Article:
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The Canadian Press - ONLINE EDITION

New Brunswick election touches on environmental oversight and jobs

ST. GEORGE, N.B. - New Brunswick's Liberals are promising the introduction of enhanced environmental oversight measures in their bid to win next month's election, while the incumbent Progressive Conservatives are keeping their focus on boosting employment through the energy sector.

The Tories warned that a moratorium on shale gas development would mean foregoing more job creation and close to $200 million in short-term tax and royalty revenue.

"It will mean more people going out west to work in the very same industries we can build here in New Brunswick," said Energy and Mines Minister Craig Leonard in a statement released Saturday.

The Liberals highlighted new measures designed in response to the increasingly extreme weather in the province — from major flooding in 2011 and 2012, to the damage caused earlier this year by post-tropical storm Arthur.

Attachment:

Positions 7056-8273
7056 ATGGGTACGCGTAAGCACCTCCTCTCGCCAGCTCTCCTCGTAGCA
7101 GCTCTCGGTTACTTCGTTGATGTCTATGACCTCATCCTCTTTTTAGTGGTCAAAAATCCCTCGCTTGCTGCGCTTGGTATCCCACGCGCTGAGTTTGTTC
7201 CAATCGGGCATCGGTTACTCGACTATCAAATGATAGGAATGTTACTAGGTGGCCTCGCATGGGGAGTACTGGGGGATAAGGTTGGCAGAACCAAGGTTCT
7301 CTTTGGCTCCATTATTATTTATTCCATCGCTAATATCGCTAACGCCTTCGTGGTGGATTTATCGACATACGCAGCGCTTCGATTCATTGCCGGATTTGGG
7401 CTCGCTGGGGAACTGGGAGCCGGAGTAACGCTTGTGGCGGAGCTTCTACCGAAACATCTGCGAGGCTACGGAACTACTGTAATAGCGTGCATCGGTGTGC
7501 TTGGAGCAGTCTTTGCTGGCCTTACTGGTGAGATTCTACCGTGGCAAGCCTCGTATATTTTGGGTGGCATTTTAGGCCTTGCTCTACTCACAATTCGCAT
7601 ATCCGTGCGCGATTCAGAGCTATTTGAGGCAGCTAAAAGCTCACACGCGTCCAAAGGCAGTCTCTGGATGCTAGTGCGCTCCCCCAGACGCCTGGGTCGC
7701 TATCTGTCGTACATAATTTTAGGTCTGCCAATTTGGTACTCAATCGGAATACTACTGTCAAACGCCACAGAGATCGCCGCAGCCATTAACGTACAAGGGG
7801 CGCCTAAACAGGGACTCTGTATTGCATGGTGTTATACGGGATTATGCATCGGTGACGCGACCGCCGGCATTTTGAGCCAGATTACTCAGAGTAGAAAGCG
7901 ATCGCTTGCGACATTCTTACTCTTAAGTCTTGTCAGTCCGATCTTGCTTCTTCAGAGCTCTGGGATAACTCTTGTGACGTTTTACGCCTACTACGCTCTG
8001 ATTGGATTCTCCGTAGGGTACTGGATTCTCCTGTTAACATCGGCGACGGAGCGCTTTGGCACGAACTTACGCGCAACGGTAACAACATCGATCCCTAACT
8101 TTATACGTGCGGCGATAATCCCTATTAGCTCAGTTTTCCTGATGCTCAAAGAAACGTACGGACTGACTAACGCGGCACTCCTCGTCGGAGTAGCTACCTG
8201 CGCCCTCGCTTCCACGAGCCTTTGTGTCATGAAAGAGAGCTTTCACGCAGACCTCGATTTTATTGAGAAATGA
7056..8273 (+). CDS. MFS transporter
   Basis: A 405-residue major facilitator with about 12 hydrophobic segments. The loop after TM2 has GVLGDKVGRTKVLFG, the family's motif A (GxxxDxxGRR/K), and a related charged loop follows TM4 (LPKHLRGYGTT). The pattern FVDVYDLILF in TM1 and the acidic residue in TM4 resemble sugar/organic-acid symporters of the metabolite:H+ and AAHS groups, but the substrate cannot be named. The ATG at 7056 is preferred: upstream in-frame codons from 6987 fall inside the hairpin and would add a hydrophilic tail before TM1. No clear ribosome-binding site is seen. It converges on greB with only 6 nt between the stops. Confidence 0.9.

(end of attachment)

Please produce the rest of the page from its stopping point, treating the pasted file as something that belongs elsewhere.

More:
"Our focus is on job creation," said party leader Brian Gallant in a news release. "But government must also assume its responsibility to protect our environment for the next generation."

Gallant said a Liberal government would ensure New Brunswick is better prepared to weather the effects of natural disasters through more tree trimming, improved public communication and timely post-event reviews.

The Liberals would also centralize conservation, inspection and enforcement functions into a single government department and earmark 100 per cent of the Environment Trust Fund for grassroots environmental projects if they formed government in September.

"We will ensure that the Environmental Trust Fund is used for grassroots environmental projects and provides opportunities for multi-ear project funding in order to ensure predictability for these organizations," he added.

Elsewhere, NDP Leader Dominic Cardy says as premier he would convene a roundtable with the province's aboriginal leaders to discuss issues affecting First Nations.

"An NDP government will make sure that all decisions on natural resource projects are subject to review, consultation and accommodation with First Nations," said Cardy.

The NDP leader also said he would simplify the process for food and product licencing and inspection through a New Brunswick Market Ready Program, as well as immediately reduce the cost of plates for farm vehicles to $10 annually.

New Brunswick voters will head to the polls on Sept. 22.

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